“What is the ocean,” a character toward the end of Cloud Atlas replies to the charge that he is about to waste his life on a cause that can’t make a difference, “but millions of drops of water?” It is this idea more than anything else – the interconnectivity that makes life greater than the sum of our parts – that enables Cloud Atlas to make such a bold, successful transition from novel to screen.
The 3-hour epic by the writing/directing team of Lana & Andrew Wachowski (The Matrix, Bound) and Tom Tykwer (Run Lola Run) is a stunning accomplishment of incredible ambition. It is a flawed film, and there are certainly moments and elements in which the film’s ambition exceeds its grasp, but its flaws are understandable – because this is a film that swings for the fences in every capacity.
Based on the novel by David Mitchell, Cloud Atlas interweaves 6 stories spanning centuries, beginning with a Pacific sailing vessel in the mid-1800’s and reaching to the far future, “106 Winters After The Fall,” when humanity is only the barest, primitive remnant of itself.
The novel itself would seem unfilmmable for its complexity, but where the filmmakers succeed is by drawing certain thematic elements of the novel to the surface – such as outsiders disrupting the system and the slow, often failed, search for redemption – and letting that guide what becomes a meta-narrative about the idea that each life is greater than its personal, mortal existence.
Like the 6 stories themselves, the film feels choppy and hard to connect at first, but gradually as the film progresses, the editing becomes smoother and more elegant, until the stories seem to almost melt in to one another. It is masterfully constructed and edited.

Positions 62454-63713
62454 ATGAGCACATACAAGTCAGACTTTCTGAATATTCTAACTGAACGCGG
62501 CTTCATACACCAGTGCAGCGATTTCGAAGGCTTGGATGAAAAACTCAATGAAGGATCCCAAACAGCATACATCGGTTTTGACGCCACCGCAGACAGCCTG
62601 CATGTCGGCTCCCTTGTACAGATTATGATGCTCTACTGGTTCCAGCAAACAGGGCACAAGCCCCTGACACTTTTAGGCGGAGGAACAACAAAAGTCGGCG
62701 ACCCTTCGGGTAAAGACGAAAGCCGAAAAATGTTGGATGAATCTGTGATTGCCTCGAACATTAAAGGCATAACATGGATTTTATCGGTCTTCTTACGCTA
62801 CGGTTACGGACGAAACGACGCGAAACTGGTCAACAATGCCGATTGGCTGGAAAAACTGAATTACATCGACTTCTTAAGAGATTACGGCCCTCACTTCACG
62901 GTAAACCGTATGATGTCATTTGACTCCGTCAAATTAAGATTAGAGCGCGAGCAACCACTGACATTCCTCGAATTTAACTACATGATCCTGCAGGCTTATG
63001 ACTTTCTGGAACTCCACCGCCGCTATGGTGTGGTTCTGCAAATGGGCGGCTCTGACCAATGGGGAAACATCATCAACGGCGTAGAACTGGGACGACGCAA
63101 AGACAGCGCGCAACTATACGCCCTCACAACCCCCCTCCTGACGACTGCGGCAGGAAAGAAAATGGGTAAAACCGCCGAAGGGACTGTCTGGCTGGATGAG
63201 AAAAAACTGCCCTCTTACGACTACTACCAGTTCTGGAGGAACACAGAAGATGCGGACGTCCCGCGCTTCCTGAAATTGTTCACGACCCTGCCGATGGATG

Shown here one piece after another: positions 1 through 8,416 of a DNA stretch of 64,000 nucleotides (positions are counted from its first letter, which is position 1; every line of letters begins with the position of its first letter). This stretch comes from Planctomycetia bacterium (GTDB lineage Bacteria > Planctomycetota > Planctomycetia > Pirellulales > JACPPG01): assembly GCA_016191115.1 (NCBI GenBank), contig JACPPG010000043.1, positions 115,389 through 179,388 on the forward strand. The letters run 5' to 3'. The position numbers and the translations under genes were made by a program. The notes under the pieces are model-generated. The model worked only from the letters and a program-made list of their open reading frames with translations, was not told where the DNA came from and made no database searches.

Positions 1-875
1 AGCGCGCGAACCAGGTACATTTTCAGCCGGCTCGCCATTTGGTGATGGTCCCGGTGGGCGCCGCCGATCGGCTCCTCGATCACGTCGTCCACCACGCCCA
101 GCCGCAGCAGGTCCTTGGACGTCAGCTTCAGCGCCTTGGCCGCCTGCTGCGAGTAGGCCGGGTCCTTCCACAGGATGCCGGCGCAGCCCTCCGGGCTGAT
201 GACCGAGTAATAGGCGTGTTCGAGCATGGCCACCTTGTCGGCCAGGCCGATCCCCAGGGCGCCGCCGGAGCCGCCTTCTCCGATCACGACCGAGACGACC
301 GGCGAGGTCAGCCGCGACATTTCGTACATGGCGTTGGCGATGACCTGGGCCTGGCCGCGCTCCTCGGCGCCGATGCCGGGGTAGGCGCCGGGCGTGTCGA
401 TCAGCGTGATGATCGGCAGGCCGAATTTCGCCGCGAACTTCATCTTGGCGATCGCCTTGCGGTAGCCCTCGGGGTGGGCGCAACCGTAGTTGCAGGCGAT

Unlike the novel, which gives each story 2 chapters except the 6th (a structure which would not translate to film) Cloud Atlas continually interweaves the stories, at times spending several minutes on a single narrative, at others dwelling only for a line or two.
Certain storylines take to this, such as the one in the furthest future and – in particular – the early-1900’s tale of Robert Frobisher, a young man who moves in with an aging composer in the hopes of finding artistic and commercial success. Others, while still entertaining, suffer for it; in particular, the story of Luisa Rey, a journalist in 1973 San Francisco who stumbles upon a terrible conspiracy within the energy industry – a storyline which ends up feeling rushed and incomplete.
The story of Sonmi – a clone in servitude who gradually becomes the face of attempted revolution in Corprocratic 2144 Seoul – is the most exciting and visually arresting thread. It could easily be its own film, and would probably be a tremendous commercial success. But this is not a film that strives to be merely “successful.”
Each of the principle actors plays several roles throughout each narrative storyline, and for the most part, they succeed. The casting of actors in multiple roles can be, of course, a most hackneyed gimmick. In this case, however, by doing so – and doing so across age, racial, and gender lines – the story becomes one of transmigration of souls and the Kantian idea that redemption and growth can take more than a single lifetime – centuries, even. And this is where the film’s ambition really comes together. The filmmakers take their time with this central notion, letting it evolve and manifest naturally rather than throwing it at us through awkward exposition. This is a film that trusts the intelligence of its audience; that wants you to be an active participant.
And again, this is a flawed film, but its flaws lie within the details of its attempts at greatness. There is nothing safe or mediocre in the film. This notion of our lives being drops that make up an ocean may not be in and of itself revolutionary, but the execution of it is. It is, in many ways, a singular achievement. It is exciting, it is funny, it is fun, it is thought-provoking. It is a film that I cannot imagine leaving and not having something to say about.